Search MyHealth

Postpartum Depression Self-Assessment Screening

Postpartum Depression Risk Assessment

It's natural to feel strong emotions when you're pregnant and just after you've had a baby. You may feel elated, or you may feel sad. Many women have the "baby blues" just after birth. They feel sad, impatient, or irritable. These feelings usually go away in a week or two. They don't always need to be treated by a health care provider. For some women, feelings of sadness are much more intense. These intense feelings are called postpartum depression, or PPD. Changes in hormones and brain chemistry are linked to PPD; these are not things you can control, and you may need help. Postpartum depression can be treated with medication and counseling.

This assessment asks you questions to help you figure out your risk for postpartum depression.

I am currently pregnant.I have recently delivered a baby.

More Than Just the Baby Blues

The first months of a baby's life should be a time of joy for new parents. But for many new mothers, these months are marked by sadness, fear, anger, or anxiety.

It's common to have short spells of sadness or grouchiness after giving birth, because of the pain, change in hormone levels, and lack of sleep. But sometimes the feelings are extreme and won't go away. These feelings may be signs of postpartum depression.

How you may feel

The "baby blues" can make a new mother feel alone, afraid, and exhausted. These feelings are common and normal. The baby blues are not as severe as postpartum depression and do not last as long. Women who suffer from postpartum depression are so overwhelmed by these feelings that they can't function normally. And these symptoms do not go away after the first two weeks after delivery. Women with postpartum depression feel hopeless and anxious. They may feel angry at their partner or at their baby. They may begin to wonder whether they are cut out for motherhood.

Does this sound like you?

Talk with your health care provider if you experience any of the following warning signs:

  • Sadness or anxiety that lasts for more than two weeks after giving birth

  • Strong feelings of depression and anger that appear a month or two after your baby is born

  • Increased or decreased hunger

  • Anxiety or panic attacks

  • Trouble sleeping

  • Sleeping too much

  • Fear that you might hurt your baby or yourself

  • Sadness, guilt, or hopelessness

  • Little interest in your baby or other members of your family

What you should know

It's important to know that although postpartum depression can be serious, it doesn't mean that you're unfit to be a parent. Pain from giving birth and changes in your body may contribute to the depression. The sudden drop in hormones and lack of sleep may also be factors.

Some ways to cope

Postpartum depression can be treated. The sooner it is diagnosed, the sooner you can begin to enjoy the new member of your family. But you must get professional help to be diagnosed and treated.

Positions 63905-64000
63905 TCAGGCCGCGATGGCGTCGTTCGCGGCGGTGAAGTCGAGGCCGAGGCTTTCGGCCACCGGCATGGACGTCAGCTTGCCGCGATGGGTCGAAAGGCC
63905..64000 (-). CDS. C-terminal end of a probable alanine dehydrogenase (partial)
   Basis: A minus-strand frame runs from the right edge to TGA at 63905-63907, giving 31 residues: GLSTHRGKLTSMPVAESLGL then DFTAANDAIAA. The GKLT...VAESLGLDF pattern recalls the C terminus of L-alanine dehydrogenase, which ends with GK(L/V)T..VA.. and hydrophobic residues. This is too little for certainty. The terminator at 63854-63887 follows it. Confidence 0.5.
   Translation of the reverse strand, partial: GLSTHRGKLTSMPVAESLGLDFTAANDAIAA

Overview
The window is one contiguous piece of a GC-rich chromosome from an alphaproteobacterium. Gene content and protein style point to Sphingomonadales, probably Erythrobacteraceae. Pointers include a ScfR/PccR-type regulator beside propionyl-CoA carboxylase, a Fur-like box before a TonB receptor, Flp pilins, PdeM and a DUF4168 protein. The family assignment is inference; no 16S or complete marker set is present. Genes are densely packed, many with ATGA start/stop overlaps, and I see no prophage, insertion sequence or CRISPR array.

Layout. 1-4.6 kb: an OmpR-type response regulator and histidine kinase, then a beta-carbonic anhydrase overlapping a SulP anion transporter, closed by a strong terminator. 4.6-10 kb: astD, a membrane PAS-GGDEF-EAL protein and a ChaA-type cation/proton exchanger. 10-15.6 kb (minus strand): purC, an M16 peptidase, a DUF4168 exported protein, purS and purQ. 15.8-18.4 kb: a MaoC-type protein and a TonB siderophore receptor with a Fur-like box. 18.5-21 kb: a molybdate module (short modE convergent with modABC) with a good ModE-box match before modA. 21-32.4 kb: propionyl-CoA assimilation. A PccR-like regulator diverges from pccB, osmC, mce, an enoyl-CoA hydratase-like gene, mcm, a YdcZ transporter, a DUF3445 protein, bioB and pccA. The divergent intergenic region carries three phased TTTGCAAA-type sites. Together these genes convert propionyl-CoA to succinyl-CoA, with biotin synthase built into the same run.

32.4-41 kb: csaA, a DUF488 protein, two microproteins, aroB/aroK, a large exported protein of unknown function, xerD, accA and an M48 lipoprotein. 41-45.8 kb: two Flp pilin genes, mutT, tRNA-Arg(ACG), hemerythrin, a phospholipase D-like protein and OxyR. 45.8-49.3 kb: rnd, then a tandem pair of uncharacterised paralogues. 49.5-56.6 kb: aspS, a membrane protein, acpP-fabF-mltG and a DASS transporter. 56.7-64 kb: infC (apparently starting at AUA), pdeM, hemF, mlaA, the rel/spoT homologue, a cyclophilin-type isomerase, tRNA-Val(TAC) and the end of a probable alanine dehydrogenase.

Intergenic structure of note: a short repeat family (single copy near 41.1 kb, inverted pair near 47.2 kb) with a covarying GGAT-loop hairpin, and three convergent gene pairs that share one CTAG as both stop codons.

If you have the symptoms of postpartum depression, you can do a lot to improve your situation. In addition to talking with a health care provider, it's important to take the following steps:

  • Rely on your family and friends. By talking with friends and relatives who have children, you may also find others who have dealt with similar emotions.

  • Share your feelings, no matter how frightening they may seem, with your partner.

  • Try to create some private time for yourself.

  • Get the support of your partner, and ask for help with cooking, cleaning, and taking care of the baby. And don't be afraid to speak up when you feel overwhelmed.

Getting help for postpartum depression starts with recognizing the symptoms, and then realizing that you are not alone. If you or a loved one is living with postpartum depression, seek advice from your health care provider right away.

Postpartum Depression Risk Assessment

It's natural to feel strong emotions when you're pregnant and just after you've had a baby. You may feel elated, or you may feel sad. Many women have the "baby blues" just after birth. They feel sad, impatient, or irritable. These feelings usually go away in a week or two. They don't always need to be treated by a health care provider. For some women, feelings of sadness are much more intense. These intense feelings are called postpartum depression, or PPD. Changes in hormones and brain chemistry are linked to PPD; these are not things you can control, and you may need help. Postpartum depression can be treated with medication and counseling.

This assessment asks you questions to help you figure out your risk for postpartum depression.

I am currently pregnant.I have recently delivered a baby.

Postpartum Depression Risk Assessment

It's natural to feel strong emotions when you're pregnant and just after you've had a baby. You may feel elated, or you may feel sad. Many women have the "baby blues" just after birth. They feel sad, impatient, or irritable. These feelings usually go away in a week or two. They don't always need to be treated by a health care provider. For some women, feelings of sadness are much more intense. These intense feelings are called postpartum depression, or PPD. Changes in hormones and brain chemistry are linked to PPD; these are not things you can control, and you may need help. Postpartum depression can be treated with medication and counseling.

This assessment asks you questions to help you figure out your risk for postpartum depression.

I am currently pregnant.I have recently delivered a baby.